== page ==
Laura Bliss is a staff writer at CityLab, covering transportation and technology. She also authors MapLab, a biweekly newsletter about maps (subscribe here). Her work has appeared in the New York Times, The Atlantic, Los Angeles magazine, and beyond.
Long a symbol of water profligacy, some courses have been conserving for years. Others have not.
To the rest of the country, there are perhaps three classic symbols of California water profligacy: Bright green front lawns, swimming pools, and sprawling golf courses.
The image of sprinkler sin is especially vivid in places like the Coachella Valley, home to the "desert oasis" of Palm Springs and the largest concentration of golf courses in the country. According to a 2013 report by the California Alliance for Golf, golf courses make up about 3.5 percent of the total turfgrass in California, and use an estimated 324,246 acre-feet—almost 300 million gallons—for irrigation every year. Courses in the southwest part of the state, including the Coachella Valley, make up more than two-thirds of that amount, due to high evaporation rates from the hot, dry air.
With California now in its fourth year of devastating drought, Governor Jerry Brown issued a first-of-its-kind executive order last week, mandating a 25 percent reduction in water use statewide. Brown specifically called on California's 900-plus golf courses as needing special restrictions in order to meet that significant reduction.
Yet California golf advocates say they've got a undeservedly bad rap. "We've got a target on our back, and it isn't fair," says Jim Ferrin, a government relations representative with the California Golf Course Superintendents Association. "In terms of potable water, parks and golf courses use just one percent across the state."
It's true—residential and commercial customers account for about 20 percent of all water use across the state, while agriculture drinks up the rest. Of course, golf courses serve only a fraction of the state's population.
Still, says Ferrin, California's golf-course managers are experts in turf management. Water conservation has been a strategic part of the long-term business plan for many courses across the state. Ferrin estimates that one-third of the state's courses use non-potable, reclaimed water, and that the goal is to get 100 percent on board. It can be a lengthy, expensive process to install the pipes and facilities needed to divert the water, however, and many golf courses haven't been given the go-ahead by their local water agencies.
Meanwhile, many courses have been reducing their turfgrass footprint, and replacing old sprinkler heads with more efficient ones, that are individually controllable and moisture-responsive. Ferrin thinks about 75 percent of the state's courses have these kinds of high-tech sprinklers. "Just because a course is super green, doesn't mean it's not super water-efficient," he says. He adds that many players appreciate the slightly drier, less "pluggy" grass.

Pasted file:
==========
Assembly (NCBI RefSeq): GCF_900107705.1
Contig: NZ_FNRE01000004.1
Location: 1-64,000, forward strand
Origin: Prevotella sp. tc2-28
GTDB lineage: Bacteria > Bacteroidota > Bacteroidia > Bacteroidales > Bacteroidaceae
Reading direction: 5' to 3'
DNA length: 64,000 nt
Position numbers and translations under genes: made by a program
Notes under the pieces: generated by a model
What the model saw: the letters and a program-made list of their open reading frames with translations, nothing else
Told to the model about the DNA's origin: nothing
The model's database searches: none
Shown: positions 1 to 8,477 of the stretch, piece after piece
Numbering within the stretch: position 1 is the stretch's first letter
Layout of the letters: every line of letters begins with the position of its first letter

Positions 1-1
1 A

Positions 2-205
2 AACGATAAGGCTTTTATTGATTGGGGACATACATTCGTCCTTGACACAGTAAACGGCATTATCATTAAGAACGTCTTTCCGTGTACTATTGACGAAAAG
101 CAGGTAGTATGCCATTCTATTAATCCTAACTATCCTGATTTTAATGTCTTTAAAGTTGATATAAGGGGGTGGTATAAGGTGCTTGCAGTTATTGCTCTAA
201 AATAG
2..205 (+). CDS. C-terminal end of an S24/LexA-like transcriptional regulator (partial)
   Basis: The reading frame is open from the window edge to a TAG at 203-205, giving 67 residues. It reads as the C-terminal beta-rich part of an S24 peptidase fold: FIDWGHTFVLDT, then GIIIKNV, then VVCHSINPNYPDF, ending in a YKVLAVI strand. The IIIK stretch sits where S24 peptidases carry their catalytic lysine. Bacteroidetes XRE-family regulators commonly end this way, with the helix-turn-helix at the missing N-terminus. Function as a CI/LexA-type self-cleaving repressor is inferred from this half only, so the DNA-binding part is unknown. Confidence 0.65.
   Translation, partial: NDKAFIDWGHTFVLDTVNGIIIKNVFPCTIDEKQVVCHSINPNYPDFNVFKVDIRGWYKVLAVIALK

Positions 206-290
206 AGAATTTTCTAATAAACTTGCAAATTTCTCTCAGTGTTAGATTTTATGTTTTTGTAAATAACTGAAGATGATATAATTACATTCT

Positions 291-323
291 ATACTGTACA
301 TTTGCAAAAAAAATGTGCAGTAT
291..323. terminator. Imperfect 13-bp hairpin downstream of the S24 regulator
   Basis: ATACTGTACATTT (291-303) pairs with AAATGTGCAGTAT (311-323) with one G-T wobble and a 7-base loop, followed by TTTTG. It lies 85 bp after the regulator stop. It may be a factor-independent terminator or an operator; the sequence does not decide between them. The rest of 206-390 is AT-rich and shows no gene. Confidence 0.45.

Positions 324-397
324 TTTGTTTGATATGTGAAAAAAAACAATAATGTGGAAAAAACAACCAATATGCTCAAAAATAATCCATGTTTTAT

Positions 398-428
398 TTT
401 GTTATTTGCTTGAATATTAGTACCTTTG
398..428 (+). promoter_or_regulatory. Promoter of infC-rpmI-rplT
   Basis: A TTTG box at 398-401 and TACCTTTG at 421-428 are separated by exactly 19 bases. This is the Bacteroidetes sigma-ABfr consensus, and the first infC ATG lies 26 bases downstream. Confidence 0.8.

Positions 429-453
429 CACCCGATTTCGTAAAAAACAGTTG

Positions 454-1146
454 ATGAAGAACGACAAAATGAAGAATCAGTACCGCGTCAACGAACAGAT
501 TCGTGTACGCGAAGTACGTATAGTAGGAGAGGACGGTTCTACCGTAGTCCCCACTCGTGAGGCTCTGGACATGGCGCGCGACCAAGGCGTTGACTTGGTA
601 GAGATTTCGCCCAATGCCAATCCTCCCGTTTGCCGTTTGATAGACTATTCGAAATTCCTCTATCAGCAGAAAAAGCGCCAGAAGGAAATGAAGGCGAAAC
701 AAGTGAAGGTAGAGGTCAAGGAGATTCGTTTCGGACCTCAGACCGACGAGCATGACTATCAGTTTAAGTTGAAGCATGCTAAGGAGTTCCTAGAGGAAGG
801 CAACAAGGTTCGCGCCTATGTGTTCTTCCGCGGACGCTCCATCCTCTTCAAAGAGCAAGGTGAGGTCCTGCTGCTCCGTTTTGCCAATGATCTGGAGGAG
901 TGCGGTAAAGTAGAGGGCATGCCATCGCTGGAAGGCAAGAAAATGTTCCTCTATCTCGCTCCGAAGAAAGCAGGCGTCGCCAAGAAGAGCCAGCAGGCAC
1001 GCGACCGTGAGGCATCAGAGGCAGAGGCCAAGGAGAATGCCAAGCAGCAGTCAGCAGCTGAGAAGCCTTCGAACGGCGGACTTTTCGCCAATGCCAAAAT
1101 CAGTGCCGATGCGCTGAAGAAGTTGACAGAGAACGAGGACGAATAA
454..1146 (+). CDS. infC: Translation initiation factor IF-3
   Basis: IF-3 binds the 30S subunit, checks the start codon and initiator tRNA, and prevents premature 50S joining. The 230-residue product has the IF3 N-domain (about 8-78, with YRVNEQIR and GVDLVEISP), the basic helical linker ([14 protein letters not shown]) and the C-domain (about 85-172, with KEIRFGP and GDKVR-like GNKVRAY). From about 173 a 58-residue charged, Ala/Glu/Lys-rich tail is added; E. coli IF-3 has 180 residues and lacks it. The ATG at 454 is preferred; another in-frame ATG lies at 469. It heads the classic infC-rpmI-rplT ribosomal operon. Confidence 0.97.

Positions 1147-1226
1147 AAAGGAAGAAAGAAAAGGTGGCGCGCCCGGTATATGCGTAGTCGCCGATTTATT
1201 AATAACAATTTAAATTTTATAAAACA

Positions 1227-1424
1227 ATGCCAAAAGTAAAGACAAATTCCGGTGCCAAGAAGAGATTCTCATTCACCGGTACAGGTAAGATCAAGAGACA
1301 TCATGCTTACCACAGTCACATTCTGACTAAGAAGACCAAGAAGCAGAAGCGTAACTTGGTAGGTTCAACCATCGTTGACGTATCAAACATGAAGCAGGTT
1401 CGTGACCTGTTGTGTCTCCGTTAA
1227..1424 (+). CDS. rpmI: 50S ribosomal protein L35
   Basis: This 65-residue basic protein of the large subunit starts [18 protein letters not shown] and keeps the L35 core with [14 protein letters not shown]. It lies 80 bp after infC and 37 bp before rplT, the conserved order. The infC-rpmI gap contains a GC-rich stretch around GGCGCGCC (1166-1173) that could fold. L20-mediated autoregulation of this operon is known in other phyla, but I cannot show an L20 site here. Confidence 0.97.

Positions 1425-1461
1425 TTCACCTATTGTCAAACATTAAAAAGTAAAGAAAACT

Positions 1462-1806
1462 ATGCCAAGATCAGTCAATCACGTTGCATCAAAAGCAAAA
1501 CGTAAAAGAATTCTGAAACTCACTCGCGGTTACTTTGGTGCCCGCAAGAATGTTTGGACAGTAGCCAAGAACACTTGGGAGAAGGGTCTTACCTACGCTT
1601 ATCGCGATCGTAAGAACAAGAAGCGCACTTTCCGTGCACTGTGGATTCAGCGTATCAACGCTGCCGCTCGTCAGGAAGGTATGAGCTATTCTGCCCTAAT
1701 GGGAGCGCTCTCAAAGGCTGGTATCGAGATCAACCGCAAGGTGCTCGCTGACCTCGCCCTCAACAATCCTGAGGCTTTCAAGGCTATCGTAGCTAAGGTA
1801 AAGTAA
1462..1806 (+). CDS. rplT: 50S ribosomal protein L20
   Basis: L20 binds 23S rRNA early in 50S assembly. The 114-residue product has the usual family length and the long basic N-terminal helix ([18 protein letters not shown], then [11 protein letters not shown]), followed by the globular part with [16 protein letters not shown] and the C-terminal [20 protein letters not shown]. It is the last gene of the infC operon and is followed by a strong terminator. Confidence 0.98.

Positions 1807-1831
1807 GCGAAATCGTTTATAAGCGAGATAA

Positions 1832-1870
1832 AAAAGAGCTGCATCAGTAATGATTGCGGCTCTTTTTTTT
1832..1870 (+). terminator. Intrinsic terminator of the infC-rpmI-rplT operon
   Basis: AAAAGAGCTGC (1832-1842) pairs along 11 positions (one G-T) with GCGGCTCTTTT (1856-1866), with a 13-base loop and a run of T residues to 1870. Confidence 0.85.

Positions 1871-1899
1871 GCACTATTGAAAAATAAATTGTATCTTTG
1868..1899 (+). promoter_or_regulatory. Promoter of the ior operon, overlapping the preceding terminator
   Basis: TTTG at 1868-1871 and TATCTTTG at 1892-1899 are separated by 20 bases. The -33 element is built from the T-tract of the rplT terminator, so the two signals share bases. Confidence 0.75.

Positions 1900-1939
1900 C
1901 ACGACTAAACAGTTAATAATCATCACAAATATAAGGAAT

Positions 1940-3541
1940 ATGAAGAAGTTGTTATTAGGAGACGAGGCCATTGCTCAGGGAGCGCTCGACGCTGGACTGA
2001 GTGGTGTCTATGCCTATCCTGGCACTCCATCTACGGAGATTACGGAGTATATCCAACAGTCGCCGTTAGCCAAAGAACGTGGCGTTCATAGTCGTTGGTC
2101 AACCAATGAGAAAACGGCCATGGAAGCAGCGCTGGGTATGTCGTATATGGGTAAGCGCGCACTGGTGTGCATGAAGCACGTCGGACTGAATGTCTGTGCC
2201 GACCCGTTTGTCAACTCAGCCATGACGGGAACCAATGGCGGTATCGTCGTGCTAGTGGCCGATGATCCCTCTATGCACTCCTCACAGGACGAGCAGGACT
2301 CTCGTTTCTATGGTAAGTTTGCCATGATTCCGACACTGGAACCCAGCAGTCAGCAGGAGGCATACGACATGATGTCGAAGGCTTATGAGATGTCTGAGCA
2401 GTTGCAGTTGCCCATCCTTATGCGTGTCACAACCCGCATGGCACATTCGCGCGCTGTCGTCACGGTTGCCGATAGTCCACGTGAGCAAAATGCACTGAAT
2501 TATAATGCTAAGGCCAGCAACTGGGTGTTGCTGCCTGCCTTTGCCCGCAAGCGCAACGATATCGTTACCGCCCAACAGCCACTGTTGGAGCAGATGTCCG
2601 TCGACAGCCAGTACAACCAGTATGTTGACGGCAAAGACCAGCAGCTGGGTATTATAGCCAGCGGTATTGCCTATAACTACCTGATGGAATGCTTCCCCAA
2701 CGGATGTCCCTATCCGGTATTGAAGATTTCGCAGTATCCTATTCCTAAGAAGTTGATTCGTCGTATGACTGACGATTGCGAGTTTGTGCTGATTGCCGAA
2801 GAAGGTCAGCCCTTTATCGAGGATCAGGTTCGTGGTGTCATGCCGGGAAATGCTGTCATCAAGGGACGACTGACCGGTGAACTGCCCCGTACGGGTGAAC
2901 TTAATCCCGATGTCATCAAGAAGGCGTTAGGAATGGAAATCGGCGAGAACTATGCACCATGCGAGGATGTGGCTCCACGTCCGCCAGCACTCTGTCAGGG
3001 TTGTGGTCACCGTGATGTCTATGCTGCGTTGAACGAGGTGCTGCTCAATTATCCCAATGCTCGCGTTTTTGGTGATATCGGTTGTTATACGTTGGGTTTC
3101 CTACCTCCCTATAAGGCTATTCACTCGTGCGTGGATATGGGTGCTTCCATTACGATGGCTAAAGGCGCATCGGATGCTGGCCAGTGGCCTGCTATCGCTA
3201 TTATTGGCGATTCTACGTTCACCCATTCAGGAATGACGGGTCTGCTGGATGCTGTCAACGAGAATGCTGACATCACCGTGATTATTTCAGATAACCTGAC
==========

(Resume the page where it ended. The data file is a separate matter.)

"We've been dealing with water issues since way before this current drought,” says Craig Kessler, government affairs director for the Southern California Golf Association, told the LA Daily News. “The golf industry in LA has been on a 20 percent diet since 2009, during the last serious drought.”
Yet not all golf courses have been conserving equally. The Coachella Valley Water District, for example, only started offering golf courses turf-removal rebates in January. Last month, the district sent letters to golf course managers containing individualized "water budgets" with a goal of 10 percent water reduction overall, according to The Desert Sun. These are mere tokens, compared to the aggressive conservation measures that course managers have taken in other regions. Kessler worries that Brown's reductions will punish the golf industry across the board.
"There’s a misguided sense of shared sacrifice," he says. "It’s not equal sacrifice if industries and cities have been sacrificing for years."
It's still not clear how the new mandate will impact water allocations to the golf industry. Ultimately, it's up to local water agencies to interpret the governor's order. They'll issue specific directives on how water will be allocated accordingly in their districts in the next month or so. What those agencies decide will rule the fate of the hundreds of courses using California's potable water.
Exempt, however, will be the numerous desert courses that draw ever-shrinking groundwater from private, onsite wells. Whether they step up to the plate to conserve water on a voluntarily basis will be just another way of measuring the success of Brown's mandate—and gauging the future of a state in crisis.